The Frankford area’s Frankford Athletic Association and the Frankford Yellow Jackets
The Frankford Athletic Association may have gotten together to play football in 1899, but it wasn’t until the 1920’s that they started playing games from inside Frankford Stadium, then joined the National Football League in 1924. If you wanted to buy in, a share cost $10. This is what probably led to them going bankrupt and closing shop in the middle of a season in 1931, despite having won the NFL championship in 1926. Jeff Lurie wouldn’t have let them stop. He would have made them get real jobs.
The arrival of Bert Bell
At the top of the Great Depression, Bell – the commissioner of the NFL, and this doesn’t sound too conflict of interest-y – bought out the debt of the Yellow Jackets organization, gleaned inspiration from the New Deal’s Blue Eagle insignia of the National Recovery Administration, and renamed their new expansion team the Philadelphia Eagles. With all new players, and coached by Lud Wray, the Eagles commenced regular games at the Baker Bowl (where the Phillies played) as opposed to Shibe Park, the home of the Philadelphia Athletics club. Ironically in regard to last Saturday’s results, the Eagles lost their first ever game on October 15, 1933, against the New York Giants at the Polo Grounds. 56–0. So Saturday’s romp was payback 90 years in the making.
Art Rooney WTF?
Pittsburgh Steelers owner Art Rooney acquired half of Bert Bell’s interest in the Eagles, and in an incident unfortunately known as the Pennsylvania Polka ( I played accordion, so trust me( Rooney and Bell exchanged their entire Eagles roster and their territorial rights in Philadelphia for the entire Steelers roster and his rights in Pittsburgh. Bell became the Steelers’ head coach and Rooney became general manager. Alexis Thompson took over the Eagles, hired a head coach named “Greasy” Neale who kept the losing-est Eagles team until World War II when manpower loss made it so Philadelphia’s team had to merged with the Steelers forming the “Phil-Pitt Eagles”, the Steagles. The only thing to come out of this time was Honduran-American running back Steve Van Buren, with whom the Eagles had their first winning season in team history – 1944.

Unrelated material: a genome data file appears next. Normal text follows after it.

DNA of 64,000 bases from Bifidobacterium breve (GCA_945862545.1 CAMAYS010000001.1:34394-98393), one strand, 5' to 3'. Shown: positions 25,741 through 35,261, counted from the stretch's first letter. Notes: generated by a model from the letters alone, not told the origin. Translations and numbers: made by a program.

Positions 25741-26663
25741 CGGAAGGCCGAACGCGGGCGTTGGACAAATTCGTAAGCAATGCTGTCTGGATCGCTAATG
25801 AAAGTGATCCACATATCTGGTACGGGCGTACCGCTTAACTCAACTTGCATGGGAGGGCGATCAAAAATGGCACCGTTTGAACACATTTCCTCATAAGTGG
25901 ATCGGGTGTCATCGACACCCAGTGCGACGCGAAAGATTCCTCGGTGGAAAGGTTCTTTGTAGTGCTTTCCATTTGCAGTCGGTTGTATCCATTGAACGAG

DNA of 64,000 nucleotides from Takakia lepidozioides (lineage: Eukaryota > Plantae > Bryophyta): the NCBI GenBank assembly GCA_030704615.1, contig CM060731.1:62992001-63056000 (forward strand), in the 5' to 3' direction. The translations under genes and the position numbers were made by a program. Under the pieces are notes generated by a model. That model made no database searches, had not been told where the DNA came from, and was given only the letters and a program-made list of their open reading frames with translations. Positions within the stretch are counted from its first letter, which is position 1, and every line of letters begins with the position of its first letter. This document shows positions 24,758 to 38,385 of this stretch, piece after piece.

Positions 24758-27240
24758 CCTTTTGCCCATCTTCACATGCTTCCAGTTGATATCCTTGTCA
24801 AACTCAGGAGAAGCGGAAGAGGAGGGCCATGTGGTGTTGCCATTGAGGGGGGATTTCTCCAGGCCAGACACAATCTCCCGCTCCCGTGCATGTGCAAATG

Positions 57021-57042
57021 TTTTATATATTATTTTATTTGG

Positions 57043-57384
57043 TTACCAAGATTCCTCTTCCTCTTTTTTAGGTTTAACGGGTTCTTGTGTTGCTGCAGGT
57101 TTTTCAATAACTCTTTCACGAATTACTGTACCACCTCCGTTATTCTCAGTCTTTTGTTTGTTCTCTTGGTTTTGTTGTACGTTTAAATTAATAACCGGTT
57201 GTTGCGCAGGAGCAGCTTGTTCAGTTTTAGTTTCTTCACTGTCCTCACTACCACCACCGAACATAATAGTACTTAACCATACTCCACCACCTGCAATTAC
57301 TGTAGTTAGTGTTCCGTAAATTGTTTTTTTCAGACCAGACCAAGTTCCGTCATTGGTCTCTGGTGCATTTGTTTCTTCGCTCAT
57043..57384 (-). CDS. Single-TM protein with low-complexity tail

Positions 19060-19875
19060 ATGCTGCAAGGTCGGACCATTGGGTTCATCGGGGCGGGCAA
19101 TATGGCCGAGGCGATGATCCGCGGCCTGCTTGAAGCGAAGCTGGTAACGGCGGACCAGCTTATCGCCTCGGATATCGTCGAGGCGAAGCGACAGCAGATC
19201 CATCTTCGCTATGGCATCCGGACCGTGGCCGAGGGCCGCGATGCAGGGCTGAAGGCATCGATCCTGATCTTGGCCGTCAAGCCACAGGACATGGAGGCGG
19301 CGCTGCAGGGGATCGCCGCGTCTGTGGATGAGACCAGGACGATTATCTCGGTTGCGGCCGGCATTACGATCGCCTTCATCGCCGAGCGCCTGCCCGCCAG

Leonard Tose Part One
Before the 1949 season, the Eagles got sold to a syndicate of 100 buyers, known as the “Happy Hundred”, each of whom paid $3,000 for a share of the team. Philadelphia businessman James P. Clark was in charge of the team, but, one investor was Leonard Tose, who probably won his share in a card game. Then again, maybe Tose brought the Eagles luck as they won the NFL Championship that year.
Franklin Field and Astro Turf and The Dutchman
Not only did the Eagles acquire QB Norm Van Brocklin, The Dutchman, at the tail end of the 1950s, the team moved to Franklin Field at the University of Pennsylvania – which all but doubled the size of the Connie Mack Stadium where they played the decade previous AND Franklin Field’s grass was replaced by artificial AstroTurf in 1969, making it the first NFL stadium to use faze turf.
“Fly Eagles Fly”
Leonard Tose Part Two (1969–1984)
“The Miracle at the Meadowlands”
Every team has at least one legendary play you can watch over and over on play reels and the one where the Eagles Herman Edwards returned a fumble by Giants’ quarterback Joe Pisarcik – again with the Giants – for a touchdown with 20 seconds left in the game, resulting in a 19–17 Eagles victory, was ours, Montgomery became the first Eagle since Steve Van Buren to exceed 1,000 yards in a season, too. There’s the Body Bag Game of 1990, between the Philadelphia Eagles and Washington Redskins at Veterans Stadium where Eagles coach Buddy Ryan told reporters they’d inflict a beating on Washington so bad “they’ll have to be carted off in body bags”. Nice. That’s because the Eagles had the “Gang Green” defense, of Reggie White, Jerome Brown, Clyde Simmons, Seth Joyner, Wes Hopkins, Mike Golic, Byron Evans, Eric Allen, Andre Waters and Mark McMillian. Killers.
Jeff Lurie Likes Green